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Minerva Pediatrica 2011 April;63(2):99-104


language: English

Primary nocturnal enuresis and learning disability

Esposito M. 1, Carotenuto M. 1, Roccella M. 2

1 Department of Child and Adolescent Neuropsychiatry, Center for Sleep disorders in childhood, Second University of Naples, Naples, Italy; 2 Department of Psychology, University of Palermo, Palermo, Italy


AIM: Primary nocturnal enuresis (PNE) is the most common sleep disorder in developmental age, with a prevalence of 6-10% between 5 and 16 years of age, impacting on normal emotional and relational developing. Assessing the prevalence of mild learning disorders in enuretic children and the role of enuresis as risk factor to develop them.
METHODS: Twenty-five patients (14 males) aged 7.59 referred for primary nocturnal enuresis to Sleep Disorder Center for developmental age and Nocturnal Enuresis of Second University of Naples (frequency ≥3/week), were enrolled in study. Reading abilities were evaluated using MT (Memory and Learning Transfer) and cognitive performance was assessed using Wechsler Intelligence Scale for Children-Revised version to excluded the subjects with IQ≤75. The control group consisted in 54 children (23 males) matched for age and sex distribution recruited in Campania region schools. Chi Square test was used to verify the different prevalence of academic problems in group of bedwetters and healthy controls. The P level was set at <0.05 for statistical significance. A logistic regression analysis was performed in order to assess the risk of developing learning disabilities by being enuretic.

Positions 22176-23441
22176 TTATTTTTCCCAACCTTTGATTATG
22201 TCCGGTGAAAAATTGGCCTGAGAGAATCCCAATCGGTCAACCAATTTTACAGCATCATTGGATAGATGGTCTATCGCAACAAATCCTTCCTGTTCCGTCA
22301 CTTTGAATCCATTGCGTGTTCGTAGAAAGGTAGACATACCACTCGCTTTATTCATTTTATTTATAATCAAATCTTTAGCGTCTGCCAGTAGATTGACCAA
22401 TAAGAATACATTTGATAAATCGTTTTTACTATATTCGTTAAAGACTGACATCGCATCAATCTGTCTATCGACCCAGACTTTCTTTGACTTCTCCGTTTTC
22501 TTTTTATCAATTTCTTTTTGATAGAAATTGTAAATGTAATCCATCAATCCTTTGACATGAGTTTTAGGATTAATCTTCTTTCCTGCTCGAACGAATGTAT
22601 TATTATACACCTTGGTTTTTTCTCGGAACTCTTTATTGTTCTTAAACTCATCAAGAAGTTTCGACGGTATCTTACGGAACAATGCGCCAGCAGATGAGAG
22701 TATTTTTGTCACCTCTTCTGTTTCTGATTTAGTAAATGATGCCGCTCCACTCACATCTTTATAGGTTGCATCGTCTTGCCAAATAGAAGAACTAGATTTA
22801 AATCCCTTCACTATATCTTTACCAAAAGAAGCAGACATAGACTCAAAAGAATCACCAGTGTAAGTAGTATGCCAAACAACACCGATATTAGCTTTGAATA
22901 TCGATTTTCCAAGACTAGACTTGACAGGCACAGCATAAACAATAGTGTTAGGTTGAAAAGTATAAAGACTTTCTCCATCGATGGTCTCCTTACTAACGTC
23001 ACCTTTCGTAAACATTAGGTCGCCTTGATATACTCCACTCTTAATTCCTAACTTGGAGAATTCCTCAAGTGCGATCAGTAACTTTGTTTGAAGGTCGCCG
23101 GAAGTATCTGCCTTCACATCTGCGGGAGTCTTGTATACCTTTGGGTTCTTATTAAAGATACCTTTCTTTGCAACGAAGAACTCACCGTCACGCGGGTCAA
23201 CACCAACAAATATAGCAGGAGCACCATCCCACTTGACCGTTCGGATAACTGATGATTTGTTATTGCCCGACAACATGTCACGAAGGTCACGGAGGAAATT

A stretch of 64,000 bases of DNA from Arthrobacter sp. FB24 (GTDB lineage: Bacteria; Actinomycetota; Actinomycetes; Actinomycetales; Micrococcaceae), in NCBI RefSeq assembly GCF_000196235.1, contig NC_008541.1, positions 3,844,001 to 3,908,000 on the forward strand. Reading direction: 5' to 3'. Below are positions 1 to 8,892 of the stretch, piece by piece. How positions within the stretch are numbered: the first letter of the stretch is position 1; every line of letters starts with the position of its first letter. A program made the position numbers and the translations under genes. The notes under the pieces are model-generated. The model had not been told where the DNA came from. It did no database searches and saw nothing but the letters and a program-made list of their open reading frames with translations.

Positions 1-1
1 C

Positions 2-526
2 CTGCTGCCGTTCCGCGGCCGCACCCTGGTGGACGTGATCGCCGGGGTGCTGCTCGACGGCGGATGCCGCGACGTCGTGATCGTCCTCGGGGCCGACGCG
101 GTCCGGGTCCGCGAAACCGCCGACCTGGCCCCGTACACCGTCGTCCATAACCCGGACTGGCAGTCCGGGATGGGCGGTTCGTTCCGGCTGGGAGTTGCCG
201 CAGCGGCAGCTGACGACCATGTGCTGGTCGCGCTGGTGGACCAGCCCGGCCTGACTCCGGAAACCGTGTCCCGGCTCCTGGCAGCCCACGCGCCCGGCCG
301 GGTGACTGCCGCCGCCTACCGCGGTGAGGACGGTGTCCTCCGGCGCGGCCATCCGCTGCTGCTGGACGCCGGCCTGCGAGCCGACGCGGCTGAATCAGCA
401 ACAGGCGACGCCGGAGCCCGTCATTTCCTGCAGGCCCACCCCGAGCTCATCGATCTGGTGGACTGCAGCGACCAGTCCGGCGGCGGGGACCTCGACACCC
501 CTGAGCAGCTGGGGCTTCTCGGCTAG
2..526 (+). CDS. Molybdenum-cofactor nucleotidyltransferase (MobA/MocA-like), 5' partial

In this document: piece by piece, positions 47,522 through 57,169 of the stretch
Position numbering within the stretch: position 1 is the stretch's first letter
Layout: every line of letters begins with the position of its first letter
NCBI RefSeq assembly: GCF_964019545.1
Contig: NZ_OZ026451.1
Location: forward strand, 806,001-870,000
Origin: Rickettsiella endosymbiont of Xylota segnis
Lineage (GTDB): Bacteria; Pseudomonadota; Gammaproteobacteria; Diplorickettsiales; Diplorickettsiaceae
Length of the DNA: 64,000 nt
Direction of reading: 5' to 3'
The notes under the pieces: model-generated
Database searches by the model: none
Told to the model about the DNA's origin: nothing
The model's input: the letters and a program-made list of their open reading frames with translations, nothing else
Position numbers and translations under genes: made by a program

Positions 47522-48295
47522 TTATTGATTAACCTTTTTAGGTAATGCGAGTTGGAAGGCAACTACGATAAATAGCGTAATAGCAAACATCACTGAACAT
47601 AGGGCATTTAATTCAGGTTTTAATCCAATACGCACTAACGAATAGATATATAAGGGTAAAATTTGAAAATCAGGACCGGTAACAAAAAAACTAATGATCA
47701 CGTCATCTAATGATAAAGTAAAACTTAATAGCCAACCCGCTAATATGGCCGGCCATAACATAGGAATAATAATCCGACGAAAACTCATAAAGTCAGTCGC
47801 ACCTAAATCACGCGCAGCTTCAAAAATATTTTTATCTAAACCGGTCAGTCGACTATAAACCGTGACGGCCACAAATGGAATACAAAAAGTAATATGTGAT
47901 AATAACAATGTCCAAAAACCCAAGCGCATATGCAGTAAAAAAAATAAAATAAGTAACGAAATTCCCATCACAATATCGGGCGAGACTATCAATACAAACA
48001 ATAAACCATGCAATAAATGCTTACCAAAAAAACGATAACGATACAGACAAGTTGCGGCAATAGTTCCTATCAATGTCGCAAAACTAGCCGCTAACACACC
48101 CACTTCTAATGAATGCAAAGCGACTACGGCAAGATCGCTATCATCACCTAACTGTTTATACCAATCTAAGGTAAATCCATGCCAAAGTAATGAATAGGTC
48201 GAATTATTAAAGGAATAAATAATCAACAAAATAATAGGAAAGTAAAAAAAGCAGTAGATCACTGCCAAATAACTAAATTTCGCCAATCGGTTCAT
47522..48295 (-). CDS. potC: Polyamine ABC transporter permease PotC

RESULTS: Learning difficulties were present in 18 enuretic and in 7 healthy children (χ2 24.873; P<0.001). χ2 test showed a statistic relevant difference in prevalence of “Attention request” (χ2 20.058; P<0.001) and “Border-line level” (χ2 12.979, P<0.001) identified in mild reading learning disorders in bedwetters respect of control group. Logistic regression analysis showed a strong increase to have mild academic impairment due to be a enuretic with an odd ratio (OR) of 17.26 (CI95% 5.30-56.19).
CONCLUSION: Our study shows the higher pre-valence of mild reading difficulties in enuretic children than controls.

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